In Innovation We Trust, But Not in Automation
In a recent article with Bloomberg, Viktor Singh, CEO and co-founder of smart software developer Infer Inc., told writer Craig Torres why he thinks automation is proceeding so slowly:
“The biggest bottleneck to machine learning is trust,” he said.
Indeed, Bloomberg confirmed after speaking with other professionals about the main obstacles to automation’s adoption, that there was a recurring theme relating to lack of trust.
Nevertheless, you don’t need Bloomberg to tell you that people fear automation; automation is commonly linked to unemployment and chalked up as “robots stealing our jobs.” Donald Trump tapped into that fear plenty during the 2016 elections. It was palpable. Interestingly, while Trump played on this fear, he didn’t capture the reality of the situation at all.
“This is a sophisticated problem, and it demands a call to intellectual arms to not assume that it’s a binary situation,” says Amy Webb, founder of the Future Today Institute, to Forbes**. “It’s not just that jobs will be lost and that robots are taking over. It’s much more sophisticated than that.”
DeVry Bootcamp’s manufacturing professionals and authors of Making It In America: Manufacturing Industries Coming Home Again tend to agree. According to them, “manufacturers–and jobs for Americans who want to make things–are still here, but the nature of the industry has changed to incorporate more automation, more high technology, and more skilled roles for human labor. We still need makers–but we need makers with different skills than before.”
The Need to Adapt to Automation
The need to adapt to automation is real. The benefits to businesses are too great to ignore. Ohio University’s Business Technologies That Will Have Major Impact in 2017 is proof that machine learning robotics and automation are currently the forefront a disruptive wave that is changing the faces of industry everywhere.
“Thousands of industrial automation systems have been deployed worldwide. These are responsible for billions of dollars in savings, mostly in factories that construct automobiles and other large machines,” they write. “They are perfect for routine tasks where machine learning isn’t needed. Automation isn’t just confined to the factory, though. Recently, it has been used in agriculture with ultraprecise self-driving farm equipment. Automation that deals with large tracts of land, like farms, is increasingly using data supplied by unmanned aerial drones. New approaches to automation stand to lower operations costs even more.”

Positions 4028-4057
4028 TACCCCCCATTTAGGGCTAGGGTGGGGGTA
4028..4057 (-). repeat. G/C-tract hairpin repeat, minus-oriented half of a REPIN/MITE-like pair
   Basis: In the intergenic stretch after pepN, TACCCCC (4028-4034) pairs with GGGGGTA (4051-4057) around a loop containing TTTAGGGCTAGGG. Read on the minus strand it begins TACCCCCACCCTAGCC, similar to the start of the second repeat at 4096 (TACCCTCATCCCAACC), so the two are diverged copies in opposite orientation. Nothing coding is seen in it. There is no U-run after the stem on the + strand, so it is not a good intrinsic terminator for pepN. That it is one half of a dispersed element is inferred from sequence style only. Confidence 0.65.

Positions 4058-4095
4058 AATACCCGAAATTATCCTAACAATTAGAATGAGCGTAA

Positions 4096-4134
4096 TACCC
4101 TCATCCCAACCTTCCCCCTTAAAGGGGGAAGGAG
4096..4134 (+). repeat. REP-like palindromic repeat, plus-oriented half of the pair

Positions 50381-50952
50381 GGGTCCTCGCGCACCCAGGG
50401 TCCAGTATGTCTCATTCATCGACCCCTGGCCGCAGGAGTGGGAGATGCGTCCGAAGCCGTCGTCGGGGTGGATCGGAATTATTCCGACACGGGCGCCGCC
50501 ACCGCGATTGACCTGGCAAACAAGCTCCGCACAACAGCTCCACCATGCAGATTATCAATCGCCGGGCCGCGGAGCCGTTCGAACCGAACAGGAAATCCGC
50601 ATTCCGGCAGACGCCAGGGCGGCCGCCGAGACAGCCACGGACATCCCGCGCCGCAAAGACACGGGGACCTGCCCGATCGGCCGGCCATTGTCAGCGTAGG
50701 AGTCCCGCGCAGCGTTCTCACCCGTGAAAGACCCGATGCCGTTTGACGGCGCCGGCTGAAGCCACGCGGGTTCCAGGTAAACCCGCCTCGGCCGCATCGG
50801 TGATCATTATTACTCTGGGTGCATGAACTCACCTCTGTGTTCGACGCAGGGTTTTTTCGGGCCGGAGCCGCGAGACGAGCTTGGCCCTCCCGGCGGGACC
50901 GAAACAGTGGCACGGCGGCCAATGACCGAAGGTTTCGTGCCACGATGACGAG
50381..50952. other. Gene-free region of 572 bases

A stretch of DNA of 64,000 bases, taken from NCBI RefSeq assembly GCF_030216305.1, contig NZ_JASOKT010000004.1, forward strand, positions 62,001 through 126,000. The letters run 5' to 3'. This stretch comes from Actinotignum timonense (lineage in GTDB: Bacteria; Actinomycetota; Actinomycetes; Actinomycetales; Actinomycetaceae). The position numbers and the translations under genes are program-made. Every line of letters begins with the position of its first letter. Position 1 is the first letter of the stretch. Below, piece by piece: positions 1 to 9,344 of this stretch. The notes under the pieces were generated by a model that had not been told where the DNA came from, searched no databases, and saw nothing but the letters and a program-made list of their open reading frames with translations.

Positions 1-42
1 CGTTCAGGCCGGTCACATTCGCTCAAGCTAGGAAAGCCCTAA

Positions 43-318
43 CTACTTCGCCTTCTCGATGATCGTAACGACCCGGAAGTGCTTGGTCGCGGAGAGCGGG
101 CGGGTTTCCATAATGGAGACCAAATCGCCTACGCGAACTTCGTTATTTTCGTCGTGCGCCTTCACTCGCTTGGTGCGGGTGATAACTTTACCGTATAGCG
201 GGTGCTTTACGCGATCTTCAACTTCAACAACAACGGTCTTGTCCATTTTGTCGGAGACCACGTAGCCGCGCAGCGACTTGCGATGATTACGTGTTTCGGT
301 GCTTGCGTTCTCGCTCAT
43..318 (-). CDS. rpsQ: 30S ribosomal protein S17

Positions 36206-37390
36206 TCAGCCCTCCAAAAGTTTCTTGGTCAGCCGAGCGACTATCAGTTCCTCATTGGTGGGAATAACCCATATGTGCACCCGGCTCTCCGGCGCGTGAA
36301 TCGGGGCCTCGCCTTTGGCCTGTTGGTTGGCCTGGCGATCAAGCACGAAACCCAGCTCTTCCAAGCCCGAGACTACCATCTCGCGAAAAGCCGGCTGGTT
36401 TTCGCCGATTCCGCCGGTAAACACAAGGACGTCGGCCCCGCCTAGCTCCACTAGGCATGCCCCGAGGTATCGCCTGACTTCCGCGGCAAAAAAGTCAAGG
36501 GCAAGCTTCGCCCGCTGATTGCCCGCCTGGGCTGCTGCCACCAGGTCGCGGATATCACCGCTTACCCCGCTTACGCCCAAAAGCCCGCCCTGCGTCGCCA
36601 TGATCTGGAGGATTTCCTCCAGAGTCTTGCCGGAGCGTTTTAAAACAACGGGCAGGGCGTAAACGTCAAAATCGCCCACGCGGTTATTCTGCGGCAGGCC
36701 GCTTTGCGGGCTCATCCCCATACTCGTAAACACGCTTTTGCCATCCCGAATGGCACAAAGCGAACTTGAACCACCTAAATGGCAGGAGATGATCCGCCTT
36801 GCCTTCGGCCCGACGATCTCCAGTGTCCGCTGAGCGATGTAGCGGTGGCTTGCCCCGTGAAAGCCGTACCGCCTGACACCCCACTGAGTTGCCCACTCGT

The point is that automation is here to stay. Those who resist instead of adapt will end up much like the Luddites resisted innovation after the introduction of weaving machinery to the textile industry in the early 1800s. The Luddites were driven by fear and the same distrust that modern opponents to disruption feel — it’s the fear of losing your jobs and your livelihood to robots. It’s the fear of being rendered obsolete. Fortunately, automation isn’t anywhere near replacing human work, even if it will alter it. John Donahoe, CEO of ServiceNow, addresses this widespread misconception **.
“There’s this assumption that it’s going to be people or robots, all or nothing. My experience is that it doesn’t operate that way. It’s automating part of the job, but not the full job. Repetitive, manual work—no one who’s doing it is really enjoying it,” he says.
This is an important distinction to make, because the loss of rote tasks doesn’t mean the loss of work, it means that the loss of a certain type of work. Namely mindless drone-work. The funny thing is, many of us utilize automation in the present without realizing that’s what we’re doing. It’s become so ingrained in the way the modern world does business that even those who are self-employed are essentially expected to use it in one way or another.